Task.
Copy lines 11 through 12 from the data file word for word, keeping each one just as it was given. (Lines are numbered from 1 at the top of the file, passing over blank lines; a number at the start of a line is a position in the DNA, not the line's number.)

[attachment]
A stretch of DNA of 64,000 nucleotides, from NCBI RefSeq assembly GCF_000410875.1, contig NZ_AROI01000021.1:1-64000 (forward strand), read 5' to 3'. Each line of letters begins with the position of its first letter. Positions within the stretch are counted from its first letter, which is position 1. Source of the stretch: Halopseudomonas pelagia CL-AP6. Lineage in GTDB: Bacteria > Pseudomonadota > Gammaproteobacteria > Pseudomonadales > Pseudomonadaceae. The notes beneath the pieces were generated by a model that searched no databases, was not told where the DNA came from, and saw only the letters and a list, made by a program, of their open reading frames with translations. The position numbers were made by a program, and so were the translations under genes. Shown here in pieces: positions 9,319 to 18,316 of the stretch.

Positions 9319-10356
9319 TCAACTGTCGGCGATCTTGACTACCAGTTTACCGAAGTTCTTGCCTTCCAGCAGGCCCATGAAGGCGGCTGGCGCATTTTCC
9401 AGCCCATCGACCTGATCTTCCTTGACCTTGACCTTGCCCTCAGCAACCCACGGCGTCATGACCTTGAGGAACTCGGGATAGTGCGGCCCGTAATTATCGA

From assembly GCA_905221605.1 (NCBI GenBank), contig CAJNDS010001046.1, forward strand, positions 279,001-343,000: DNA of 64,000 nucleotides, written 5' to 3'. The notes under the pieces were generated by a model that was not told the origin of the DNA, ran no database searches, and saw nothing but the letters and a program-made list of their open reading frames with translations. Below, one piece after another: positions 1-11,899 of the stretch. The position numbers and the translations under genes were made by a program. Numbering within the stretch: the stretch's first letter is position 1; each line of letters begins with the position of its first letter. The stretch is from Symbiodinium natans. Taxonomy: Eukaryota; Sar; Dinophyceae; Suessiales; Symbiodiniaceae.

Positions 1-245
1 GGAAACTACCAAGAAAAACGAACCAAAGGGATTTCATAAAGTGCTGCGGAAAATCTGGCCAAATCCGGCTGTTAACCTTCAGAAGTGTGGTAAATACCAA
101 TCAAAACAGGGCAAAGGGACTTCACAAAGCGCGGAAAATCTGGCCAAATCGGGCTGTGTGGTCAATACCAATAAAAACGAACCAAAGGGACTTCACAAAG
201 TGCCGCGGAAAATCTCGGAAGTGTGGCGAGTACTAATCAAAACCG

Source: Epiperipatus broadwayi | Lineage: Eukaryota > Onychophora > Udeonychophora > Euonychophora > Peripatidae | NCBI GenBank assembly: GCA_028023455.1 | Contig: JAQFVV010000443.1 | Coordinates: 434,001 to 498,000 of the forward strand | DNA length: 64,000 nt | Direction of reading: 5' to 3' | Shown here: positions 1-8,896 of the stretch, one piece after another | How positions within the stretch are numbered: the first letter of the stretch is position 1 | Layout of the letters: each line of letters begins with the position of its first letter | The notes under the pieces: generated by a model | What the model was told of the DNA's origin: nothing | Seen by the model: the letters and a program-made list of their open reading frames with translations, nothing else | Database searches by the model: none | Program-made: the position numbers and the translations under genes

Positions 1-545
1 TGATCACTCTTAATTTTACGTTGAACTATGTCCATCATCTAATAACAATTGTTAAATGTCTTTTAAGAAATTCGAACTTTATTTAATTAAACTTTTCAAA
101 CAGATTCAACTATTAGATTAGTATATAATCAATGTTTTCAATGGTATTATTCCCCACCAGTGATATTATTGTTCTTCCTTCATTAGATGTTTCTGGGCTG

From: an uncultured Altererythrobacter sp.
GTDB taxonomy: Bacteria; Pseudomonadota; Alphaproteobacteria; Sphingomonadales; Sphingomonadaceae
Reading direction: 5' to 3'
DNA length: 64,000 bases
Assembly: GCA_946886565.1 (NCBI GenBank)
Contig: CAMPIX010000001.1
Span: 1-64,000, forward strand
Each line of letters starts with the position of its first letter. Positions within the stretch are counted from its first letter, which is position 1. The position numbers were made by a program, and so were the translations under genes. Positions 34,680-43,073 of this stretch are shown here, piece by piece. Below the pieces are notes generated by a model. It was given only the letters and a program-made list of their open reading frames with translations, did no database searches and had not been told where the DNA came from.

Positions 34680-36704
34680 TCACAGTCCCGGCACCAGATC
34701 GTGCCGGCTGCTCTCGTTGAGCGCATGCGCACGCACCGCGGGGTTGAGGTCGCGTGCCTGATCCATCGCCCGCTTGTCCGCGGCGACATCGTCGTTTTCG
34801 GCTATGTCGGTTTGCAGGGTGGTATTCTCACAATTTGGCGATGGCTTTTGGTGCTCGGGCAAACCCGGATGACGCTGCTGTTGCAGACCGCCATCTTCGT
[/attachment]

Positions 1-545
1 TGATCACTCTTAATTTTACGTTGAACTATGTCCATCATCTAATAACAATTGTTAAATGTCTTTTAAGAAATTCGAACTTTATTTAATTAAACTTTTCAAA